I suppose at these moments my doubts about TMS would get the better of me. I also found my mind making the excuse that, “Well, since I had just done some stressful yoga poses, I should expect to feel pain.” I learned that this didn’t have to be true. I started to pay special attention when I was socializing or reading because it was in these situations that my mind was conditioned to reduce the blood flow to my hands.
As the weeks progressed my hands would hurt less and less even though I was increasing my use of them. I began to gain more confidence and wouldn’t fear the onset of pain as much. I extended my understanding of TMS to other body parts such as my lower back and started sitting in chairs that would normally make it ache. Before sitting down I would dare my back to hurt. If it did start to hurt I would just laugh it off, believe that it was just a trick my mind was playing, and try to let blood flow back into the muscles. Usually the pain would subside.
It's been many years since my recovery, I have never had a relapse to RSI and work all day on a computer and play the piano without a problem. Occasionally I experience other manifestations of TMS but, when I treat them as such, they don't stick around for long.
The more I experience and study how the mind interacts with the body to cause TMS, the more I see it as just part of a larger phenomenon. Just as the mind causes physical pains to deflect attention away from itself, so it also generates all sorts of mental activities to achieve the same aim. These come in the form of memories, desires, passions, anger, fear, thoughts about the future, the repetitive sound of a song, fantasies and so forth. All of these, just like the pain from TMS, are harmless, but we usually don’t realize this. We get caught in these agitated 10 thoughts and emotions and this is precisely why they are so successful at consuming our attention.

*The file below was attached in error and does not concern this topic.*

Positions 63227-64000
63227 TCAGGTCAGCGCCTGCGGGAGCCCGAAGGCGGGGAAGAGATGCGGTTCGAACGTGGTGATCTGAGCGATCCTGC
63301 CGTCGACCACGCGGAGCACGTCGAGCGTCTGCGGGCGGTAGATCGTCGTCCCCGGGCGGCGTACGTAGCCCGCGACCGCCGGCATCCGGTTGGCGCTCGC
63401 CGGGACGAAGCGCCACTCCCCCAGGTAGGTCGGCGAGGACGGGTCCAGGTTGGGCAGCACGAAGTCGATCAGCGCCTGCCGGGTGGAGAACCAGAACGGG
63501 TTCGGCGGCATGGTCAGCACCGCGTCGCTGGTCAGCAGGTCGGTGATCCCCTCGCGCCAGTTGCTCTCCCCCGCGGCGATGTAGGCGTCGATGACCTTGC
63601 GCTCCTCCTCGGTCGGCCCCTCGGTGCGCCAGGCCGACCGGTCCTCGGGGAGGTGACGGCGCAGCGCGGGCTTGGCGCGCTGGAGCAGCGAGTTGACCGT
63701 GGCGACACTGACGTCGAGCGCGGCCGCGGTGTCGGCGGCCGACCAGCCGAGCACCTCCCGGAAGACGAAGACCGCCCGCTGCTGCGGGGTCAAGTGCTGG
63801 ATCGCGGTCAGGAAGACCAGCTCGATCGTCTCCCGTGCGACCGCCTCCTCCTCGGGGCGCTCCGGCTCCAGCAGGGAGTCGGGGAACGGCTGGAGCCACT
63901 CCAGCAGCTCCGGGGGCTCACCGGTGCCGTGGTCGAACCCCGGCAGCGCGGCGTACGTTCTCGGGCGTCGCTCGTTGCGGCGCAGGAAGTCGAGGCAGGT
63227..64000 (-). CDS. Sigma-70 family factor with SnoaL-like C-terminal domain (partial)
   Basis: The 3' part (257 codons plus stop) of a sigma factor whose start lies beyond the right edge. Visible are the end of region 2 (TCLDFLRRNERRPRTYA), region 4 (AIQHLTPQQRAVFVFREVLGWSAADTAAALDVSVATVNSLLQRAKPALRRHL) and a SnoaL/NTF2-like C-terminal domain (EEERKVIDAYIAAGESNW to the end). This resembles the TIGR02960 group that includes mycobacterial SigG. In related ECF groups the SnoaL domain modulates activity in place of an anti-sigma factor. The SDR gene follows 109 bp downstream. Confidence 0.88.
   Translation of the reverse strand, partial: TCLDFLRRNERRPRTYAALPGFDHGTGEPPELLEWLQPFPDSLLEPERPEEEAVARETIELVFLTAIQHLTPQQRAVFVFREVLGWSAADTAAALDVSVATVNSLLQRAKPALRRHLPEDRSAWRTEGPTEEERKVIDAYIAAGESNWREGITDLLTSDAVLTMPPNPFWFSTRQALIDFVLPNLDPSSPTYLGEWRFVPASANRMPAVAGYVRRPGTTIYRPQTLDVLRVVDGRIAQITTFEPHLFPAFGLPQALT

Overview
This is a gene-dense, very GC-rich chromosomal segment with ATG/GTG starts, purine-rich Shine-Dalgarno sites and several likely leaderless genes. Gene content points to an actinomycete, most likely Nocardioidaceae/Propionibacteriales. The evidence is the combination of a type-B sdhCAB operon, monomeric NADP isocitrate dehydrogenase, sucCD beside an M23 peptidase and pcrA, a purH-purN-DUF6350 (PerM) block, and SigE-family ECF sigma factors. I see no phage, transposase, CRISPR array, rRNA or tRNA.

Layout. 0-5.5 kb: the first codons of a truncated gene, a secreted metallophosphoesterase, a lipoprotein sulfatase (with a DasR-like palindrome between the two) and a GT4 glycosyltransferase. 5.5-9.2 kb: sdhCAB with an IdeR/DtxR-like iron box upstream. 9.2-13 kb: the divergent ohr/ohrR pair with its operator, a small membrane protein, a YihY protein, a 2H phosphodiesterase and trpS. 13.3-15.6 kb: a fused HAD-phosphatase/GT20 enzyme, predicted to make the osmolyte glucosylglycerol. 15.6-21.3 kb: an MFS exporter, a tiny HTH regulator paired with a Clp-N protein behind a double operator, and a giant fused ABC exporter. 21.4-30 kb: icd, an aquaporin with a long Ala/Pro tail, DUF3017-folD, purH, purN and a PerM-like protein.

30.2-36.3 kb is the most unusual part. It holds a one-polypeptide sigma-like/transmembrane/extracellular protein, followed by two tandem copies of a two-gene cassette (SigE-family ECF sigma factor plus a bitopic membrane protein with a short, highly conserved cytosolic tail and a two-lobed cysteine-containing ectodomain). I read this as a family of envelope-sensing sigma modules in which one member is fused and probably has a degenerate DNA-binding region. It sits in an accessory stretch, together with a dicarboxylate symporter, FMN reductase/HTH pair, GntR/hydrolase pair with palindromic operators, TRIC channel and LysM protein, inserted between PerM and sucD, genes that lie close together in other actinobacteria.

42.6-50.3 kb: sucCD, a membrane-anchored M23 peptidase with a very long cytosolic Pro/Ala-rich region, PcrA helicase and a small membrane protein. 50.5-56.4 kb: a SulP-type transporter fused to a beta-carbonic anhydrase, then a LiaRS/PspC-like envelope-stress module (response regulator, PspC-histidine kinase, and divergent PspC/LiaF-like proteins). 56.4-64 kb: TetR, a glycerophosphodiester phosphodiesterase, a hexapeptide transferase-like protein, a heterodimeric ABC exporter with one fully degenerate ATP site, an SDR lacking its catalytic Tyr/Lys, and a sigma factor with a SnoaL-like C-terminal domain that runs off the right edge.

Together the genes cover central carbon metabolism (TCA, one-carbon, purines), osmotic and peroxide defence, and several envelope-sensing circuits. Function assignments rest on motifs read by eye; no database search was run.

The cure for them is the same as the cure for TMS: to acknowledge the particular mental activity that arises, see it as harmless, and then to let it go. Eventually the mind will tire of the game, now that it no longer works in consuming our attention, and it will become more peaceful. This is nothing other than the basic meditation practice of many religious traditions.
Furthermore, the cure for TMS has always been available as meditation. Perhaps without realizing this, modern medicine and psychology have dressed it in clothes to make it accessible to the secular world. This report comes from just one case of RSI and all conclusions it extends are therefore speculative. However, I believe that my case is a typical case of TMS, from the behavior of the pain to the swiftness of the recovery. One should read Dr. Sarno’s books for statistically significant studies that document the prevalence of TMS in Western society and the simplicity of its cure.
I consider myself fortunate to have discovered Dr. Sarno’s work and to have cured my RSI but I would have been more fortunate to have discovered it earlier. The purpose of this report is to promote Dr. Sarno’s work in order to hasten the cure of others suffering from unnecessary pain. Please send comments or questions to email@example.com.
Appendix 1: Psychosomatic (Mindbody) Disorders
This is the complete list of ways in which TMS can appear (Sarno 43):
Forms of TMS
- Most low back and leg pain
- Most neck, shoulder and arm pain
- Possible cranial nerve pain or weakness (fifth and seventh cranial nerves)
- Tension myalgia
- Myofascial pain syndrome
- Temporomandibular joint syndrome
- Most tendonitis syndromes
- Carpal tunnel syndrome
- Reflex sympathetic dystrophy
- Post-polio syndrome
- Most chronic pain - Most of those with so-called chronic fatigue syndrome
- Most of those with the Epstein-Barr syndrome
The following s a list of equivalent disorders that work in the same way as TMS (Sarno 44):
Equivalents of TMS - Gastrointestinal disorders (heartburn, ulcers, irritable bowel syndrome)
- Disorders of the circulatory system (tension headache, migraine headache, Reynaud’s phenomenon)
- Skin disorders (acne, eczema, hives, psoriasis)
- Disorders of the immune system (allergies, frequent colds, urinary tract infections, recurrent herpes, yeast infections, prostatitis)
- Genitourinary disorders (frequent urination)
- Benign disorder of the cardiac mechanism (aberrations in heart rate and rhythm)
- Miscellaneous disorders (hypoglycemia, dizziness, tinnitus, spasmodic dysphonia)
Amir, Fred. Rapid Recovery from Back and Neck Pain. Santa Clara, CA: Health Advisory Group, 1999.
McNamara, Nate. “Conquer RSI.” Internet: www.conquerrsi.com/handout.html. February 13, 2004.
Pascarelli, Emil, and Deborah Quilter. Repetitive Strain Injury: a Computer User’s Guide. New York: John Wiley & Sons, 1994.
Sarno, John E. The Mindbody Prescription. New York: Warner Books, 1998.